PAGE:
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Title: You Don't Have to be Crazy Dead to Work Here (But It Helps).
Part: 3/22
Author: Jashyr
Genre: Horror/Black Comedy
Word Count: 50,000
Disclaimer: These characters are mine. They live in my head and make me do crazy things like entering NaNoWriMo...
Rating: PG-13? Probably.
Warnings: Some gore. Written for NaNoWriMo last year and while it has been re-edited the punctuation police are still looking at it suspiciously.

Chapter Three

Death of an Accountant

There should be a standard for funerals. They should be dreary, possibly raining but certainly overcast with a solemn air of mourning. In contrast the day Gordon McKay was buried was bright and sunny with the field next to the cemetery filled with truanting school kids and sunbathing students, none of whom paid much attention to the large crowd gathered around the newly filled grave. Quite a few of the mourners were paying attention to them, however. Near to the droning priest a small number of distraught family members attempted to comfort a large tubby woman who was weeping inconsolably but further away there were quite a considerable number of the deceased’s work colleagues, most of whom appeared to be treating the funeral as an opportunity for a paid afternoon off work. At the back of the multitude the IT department were eyeing the sunbathers enviously while still attempting to look solemn when any member of the management team happened to glance their way.

"Lucky bastards," muttered a tall, gangly man in a badly fitting black suit, ogling several of the female students relaxing in the field. “I wish I was back at uni. No matter how much work you had on there was always time for dossing around back then.”

A shorter, far smarter looking South Asian man standing just in front of him snorted at the comment. “Yeah Liam, we all know how well you did at uni. How many years did you pretend to be deathly ill so you could doss about for another few months? And what level of degree was it you got again, oh yeah - bugger all. In Media Studies.”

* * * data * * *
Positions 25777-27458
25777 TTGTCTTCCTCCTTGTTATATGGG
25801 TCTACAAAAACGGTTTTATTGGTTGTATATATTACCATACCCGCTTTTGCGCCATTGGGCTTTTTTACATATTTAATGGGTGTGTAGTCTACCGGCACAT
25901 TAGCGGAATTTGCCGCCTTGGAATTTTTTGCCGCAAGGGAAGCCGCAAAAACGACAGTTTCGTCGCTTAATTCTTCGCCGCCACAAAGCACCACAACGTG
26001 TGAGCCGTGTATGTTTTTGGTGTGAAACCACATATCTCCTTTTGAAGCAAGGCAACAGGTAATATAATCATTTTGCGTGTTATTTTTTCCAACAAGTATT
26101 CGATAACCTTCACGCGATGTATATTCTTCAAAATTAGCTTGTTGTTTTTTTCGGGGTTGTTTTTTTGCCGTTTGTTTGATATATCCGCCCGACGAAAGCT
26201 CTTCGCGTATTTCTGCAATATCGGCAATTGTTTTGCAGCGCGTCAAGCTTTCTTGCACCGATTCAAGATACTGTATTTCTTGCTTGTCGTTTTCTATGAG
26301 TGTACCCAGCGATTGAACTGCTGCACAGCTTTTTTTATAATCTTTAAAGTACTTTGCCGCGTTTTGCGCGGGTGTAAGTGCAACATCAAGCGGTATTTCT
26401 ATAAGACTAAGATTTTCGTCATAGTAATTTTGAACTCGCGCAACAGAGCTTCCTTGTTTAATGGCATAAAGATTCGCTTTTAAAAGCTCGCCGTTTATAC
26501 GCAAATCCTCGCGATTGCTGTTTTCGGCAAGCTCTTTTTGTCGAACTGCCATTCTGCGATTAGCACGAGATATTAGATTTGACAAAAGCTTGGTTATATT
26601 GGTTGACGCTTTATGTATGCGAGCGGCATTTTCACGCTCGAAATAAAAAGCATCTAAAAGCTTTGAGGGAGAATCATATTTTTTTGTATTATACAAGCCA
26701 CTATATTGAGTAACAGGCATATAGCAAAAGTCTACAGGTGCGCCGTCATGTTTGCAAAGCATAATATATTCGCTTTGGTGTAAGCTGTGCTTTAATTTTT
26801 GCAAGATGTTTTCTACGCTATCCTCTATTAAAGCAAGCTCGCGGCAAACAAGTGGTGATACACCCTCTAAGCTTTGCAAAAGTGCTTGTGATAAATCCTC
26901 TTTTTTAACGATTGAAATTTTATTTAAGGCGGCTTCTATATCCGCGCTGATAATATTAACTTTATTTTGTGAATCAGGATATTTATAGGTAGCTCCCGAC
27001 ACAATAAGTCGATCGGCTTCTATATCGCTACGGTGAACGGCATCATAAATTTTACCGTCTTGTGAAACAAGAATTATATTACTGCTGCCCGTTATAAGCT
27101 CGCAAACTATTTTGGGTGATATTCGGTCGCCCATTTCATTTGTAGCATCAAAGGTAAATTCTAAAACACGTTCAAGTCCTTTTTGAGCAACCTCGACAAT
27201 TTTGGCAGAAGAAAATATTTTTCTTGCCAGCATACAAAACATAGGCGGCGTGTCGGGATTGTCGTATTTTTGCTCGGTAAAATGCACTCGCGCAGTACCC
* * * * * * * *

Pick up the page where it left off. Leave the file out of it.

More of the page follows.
“Hey! It was a tough course Raj,” protested Liam to the sniggering of his colleagues who suddenly shut up when the IT director sent them a glare from the graveside.

“Uh, huh. I’m sure it was, “ replied Raj in a quiet, sarcastic whisper.

Acutely discomforted by his colleagues’ disparaging looks Liam looked longingly at another group of mourners, wreathed in smoke, that had stopped on the footpath down the hill from the service. “Right, I’m off to grab a ciggie. Cover for me.” He ducked down behind the his workmates and started to stealthily make a beeline down towards the breakaway smokers.

The group watched as the service ended and the weeping of the tubby woman grew louder and more embarrassing. An awkward looking teenager inched away from the large group and headed over to the IT staff. “Watch yourselves, Internal Audit are on the prowl, “ muttered a short redhead quietly. She then straightened up as the teenager shyly greeted them.

“Hi Raj, Shona, Kim.”